If, as I have argued relentlessly that he should, Barack Obama decides that an established reputation for national security and foreign policy expertise is a prerequisite for any potential running-mate, the question then becomes: Who passes the test?
Tim Kaine, eight years removed from a then-weak mayoralty and just 32 months removed from a lieutenant governor’s office, clearly doesn’t. (Maybe this is why, besides today’s two-weeks-too-late New York Times profile, the Kaine chatter has mostly vanished, especially after Russian tanks rolled into Georgia.) Neither does Kathleen Sebelius, who’s also seen as one of Obama’s personal favorites. If Obama were now leading John McCain by ten points, it’d probably be fair to assume he’d pick one of these governors. But he’s not.
Evan Bayh, with ten years in the Senate (where he sits on the Armed Services Committee) would bring some national security credibility. And if he could ever bring his home state of Indiana along too, that alone might make Obama the next President. But how reassuring would Bayh really be to most Americans? He’s not a veteran, he looks young, and he lacks a forceful presence – would hesitant voters really feel more comfortable with Obama by looking at and listening to Bayh?
Jack Reed may be less physically imposing than Bayh (he’s 5’-7”) and just as bland on television, but he has a compelling story: A West Point graduate who went on to serve in the 82nd Airborne Division (and later to teach at his alma mater), he is a military man through and through. He also has visited Iraq more than any other senator, on trips that have included limited-to-non-existent press coverage. Whereas the media would probably treat Bayh as a politician with some military knowledge, Reed would almost certainly be presented by the press more as a veteran and military/foreign policy expert who is also a politician. This would probably be more beneficial to Obama. On the down side, Reed comes from the most Democratic state in the most Democratic region of the country, so he’d add nothing geographically, and he’s so subdued and anonymous that his selection might cause more yawns than anything.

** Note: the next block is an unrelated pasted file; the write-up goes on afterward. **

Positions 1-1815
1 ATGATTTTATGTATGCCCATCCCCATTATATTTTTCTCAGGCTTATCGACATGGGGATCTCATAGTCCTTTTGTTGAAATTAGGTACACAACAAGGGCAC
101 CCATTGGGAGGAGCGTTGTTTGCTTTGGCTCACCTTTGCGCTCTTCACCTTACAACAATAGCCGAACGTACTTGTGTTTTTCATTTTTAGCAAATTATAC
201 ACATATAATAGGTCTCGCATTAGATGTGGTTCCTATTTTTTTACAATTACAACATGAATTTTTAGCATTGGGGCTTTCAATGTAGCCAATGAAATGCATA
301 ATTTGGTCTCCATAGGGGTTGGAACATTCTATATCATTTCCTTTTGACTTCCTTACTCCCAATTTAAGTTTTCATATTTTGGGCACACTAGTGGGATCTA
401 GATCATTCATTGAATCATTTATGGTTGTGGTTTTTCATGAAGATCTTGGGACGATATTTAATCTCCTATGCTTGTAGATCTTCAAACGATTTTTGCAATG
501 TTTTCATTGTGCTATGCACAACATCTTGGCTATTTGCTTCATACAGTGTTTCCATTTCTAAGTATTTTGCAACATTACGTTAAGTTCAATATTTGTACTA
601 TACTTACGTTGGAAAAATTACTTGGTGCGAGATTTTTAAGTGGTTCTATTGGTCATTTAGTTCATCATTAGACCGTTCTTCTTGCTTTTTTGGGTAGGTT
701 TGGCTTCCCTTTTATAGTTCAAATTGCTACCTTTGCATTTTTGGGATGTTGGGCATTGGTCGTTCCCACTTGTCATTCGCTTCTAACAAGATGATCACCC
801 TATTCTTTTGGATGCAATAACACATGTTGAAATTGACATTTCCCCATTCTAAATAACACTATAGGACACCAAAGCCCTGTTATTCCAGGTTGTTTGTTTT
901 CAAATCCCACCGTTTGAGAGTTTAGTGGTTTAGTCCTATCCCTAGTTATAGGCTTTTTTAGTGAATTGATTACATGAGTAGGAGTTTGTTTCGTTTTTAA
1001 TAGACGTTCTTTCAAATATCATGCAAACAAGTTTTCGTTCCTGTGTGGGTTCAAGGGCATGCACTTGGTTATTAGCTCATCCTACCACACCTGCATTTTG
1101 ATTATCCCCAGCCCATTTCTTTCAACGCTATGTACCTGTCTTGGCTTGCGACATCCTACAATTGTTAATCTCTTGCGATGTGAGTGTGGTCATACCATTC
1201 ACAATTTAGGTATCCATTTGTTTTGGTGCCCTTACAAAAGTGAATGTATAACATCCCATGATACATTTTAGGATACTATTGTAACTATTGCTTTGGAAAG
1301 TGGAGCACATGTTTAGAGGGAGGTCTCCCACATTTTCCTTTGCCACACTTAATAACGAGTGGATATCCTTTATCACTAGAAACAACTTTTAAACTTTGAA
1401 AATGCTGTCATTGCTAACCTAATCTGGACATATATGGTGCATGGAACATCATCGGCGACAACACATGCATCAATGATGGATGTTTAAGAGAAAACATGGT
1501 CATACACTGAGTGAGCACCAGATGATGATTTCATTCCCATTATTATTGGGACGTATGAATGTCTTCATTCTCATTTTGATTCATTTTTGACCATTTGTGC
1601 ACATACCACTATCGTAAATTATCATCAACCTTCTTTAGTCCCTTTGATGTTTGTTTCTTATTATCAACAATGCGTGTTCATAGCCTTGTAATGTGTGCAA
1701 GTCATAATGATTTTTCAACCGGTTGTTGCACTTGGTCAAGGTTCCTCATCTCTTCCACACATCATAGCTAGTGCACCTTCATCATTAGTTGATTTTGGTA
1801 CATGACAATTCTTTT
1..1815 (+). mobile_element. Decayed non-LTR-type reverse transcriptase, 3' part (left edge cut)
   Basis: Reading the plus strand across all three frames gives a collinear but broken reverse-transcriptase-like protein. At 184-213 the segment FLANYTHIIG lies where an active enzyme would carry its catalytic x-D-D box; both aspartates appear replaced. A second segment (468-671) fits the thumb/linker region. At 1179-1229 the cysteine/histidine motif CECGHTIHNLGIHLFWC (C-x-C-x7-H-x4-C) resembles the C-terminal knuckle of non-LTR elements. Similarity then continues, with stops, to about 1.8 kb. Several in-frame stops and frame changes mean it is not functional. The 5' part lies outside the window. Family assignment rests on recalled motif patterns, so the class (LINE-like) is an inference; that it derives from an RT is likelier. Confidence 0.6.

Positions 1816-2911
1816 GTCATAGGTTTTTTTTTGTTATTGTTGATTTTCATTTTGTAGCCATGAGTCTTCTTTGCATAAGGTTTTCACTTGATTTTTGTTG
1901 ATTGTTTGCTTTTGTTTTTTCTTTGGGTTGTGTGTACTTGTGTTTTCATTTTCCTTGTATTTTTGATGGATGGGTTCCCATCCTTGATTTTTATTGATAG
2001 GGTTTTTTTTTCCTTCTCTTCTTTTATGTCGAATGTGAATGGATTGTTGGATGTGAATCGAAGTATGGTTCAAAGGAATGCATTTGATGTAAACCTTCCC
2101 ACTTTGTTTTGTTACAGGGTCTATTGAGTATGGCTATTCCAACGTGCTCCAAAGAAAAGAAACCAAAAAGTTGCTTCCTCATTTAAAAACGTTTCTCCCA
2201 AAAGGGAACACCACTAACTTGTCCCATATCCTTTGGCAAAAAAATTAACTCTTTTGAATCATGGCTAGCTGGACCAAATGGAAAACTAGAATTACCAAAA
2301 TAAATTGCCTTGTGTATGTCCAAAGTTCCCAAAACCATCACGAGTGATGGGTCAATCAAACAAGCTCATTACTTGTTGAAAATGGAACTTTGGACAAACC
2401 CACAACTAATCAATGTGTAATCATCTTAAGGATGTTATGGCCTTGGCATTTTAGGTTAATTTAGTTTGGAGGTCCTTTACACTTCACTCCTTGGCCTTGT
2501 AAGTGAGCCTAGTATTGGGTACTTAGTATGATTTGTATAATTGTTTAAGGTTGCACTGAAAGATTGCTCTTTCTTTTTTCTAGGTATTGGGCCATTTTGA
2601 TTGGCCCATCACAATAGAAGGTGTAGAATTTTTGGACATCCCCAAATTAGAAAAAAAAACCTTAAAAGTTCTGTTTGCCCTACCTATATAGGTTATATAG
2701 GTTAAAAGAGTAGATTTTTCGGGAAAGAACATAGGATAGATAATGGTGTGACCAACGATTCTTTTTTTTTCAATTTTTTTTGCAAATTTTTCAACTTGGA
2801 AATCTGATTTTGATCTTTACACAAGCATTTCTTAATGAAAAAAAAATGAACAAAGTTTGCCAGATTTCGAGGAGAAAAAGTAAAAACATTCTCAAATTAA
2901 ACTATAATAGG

Joe Biden’s foreign policy and national security credentials are well known, and few Democrats are better when it comes to engaging the opposition in substantive debates on these topics. As an older Irish-Catholic man with roots in working-class Pennsylvania, Biden also fits the rough profile of a certain type of voter Obama may be struggling to connect with. He could do exceedingly well in the vice-presidential debate and his extensive experience (36 years in the Senate) and command of national security minutia could plausibly provide the final nudge that Obama needs with voters who are inclined to support him but worried about his seasoning. On the down side is Biden’s notorious habit of talking his way into hot water. Notably, he’s been very quiet these past few weeks. Also, is there any personal chemistry between Obama and Biden? It really didn’t seem that way during the Democratic primaries.
After that, who else is there? Sam Nunn would be celebrated by the media for his “gravitas,” but his name seems to have disappeared from the Veepstakes. An oversight on the media’s part? Or was he never really a contender? Chuck Hagel was probably a fantasy. I heard Chris Dodd’s name the other night, but surely Obama wouldn’t take on Dodd’ Countrywide baggage. Hillary Clinton would provide exactly the reassurance Obama needs – but there’s still no way he’d pick her, right?
It seems like Obama might be feeling some tension. His personal preference is probably a fresh-faced, non-Washington figure, like Kaine or Sebelius. But with the race so close, can he really afford politically to go in that direction? But if he looks in the other direction and pursues a respected foreign policy graybeard, does he really have any options that he’d be comfortable with?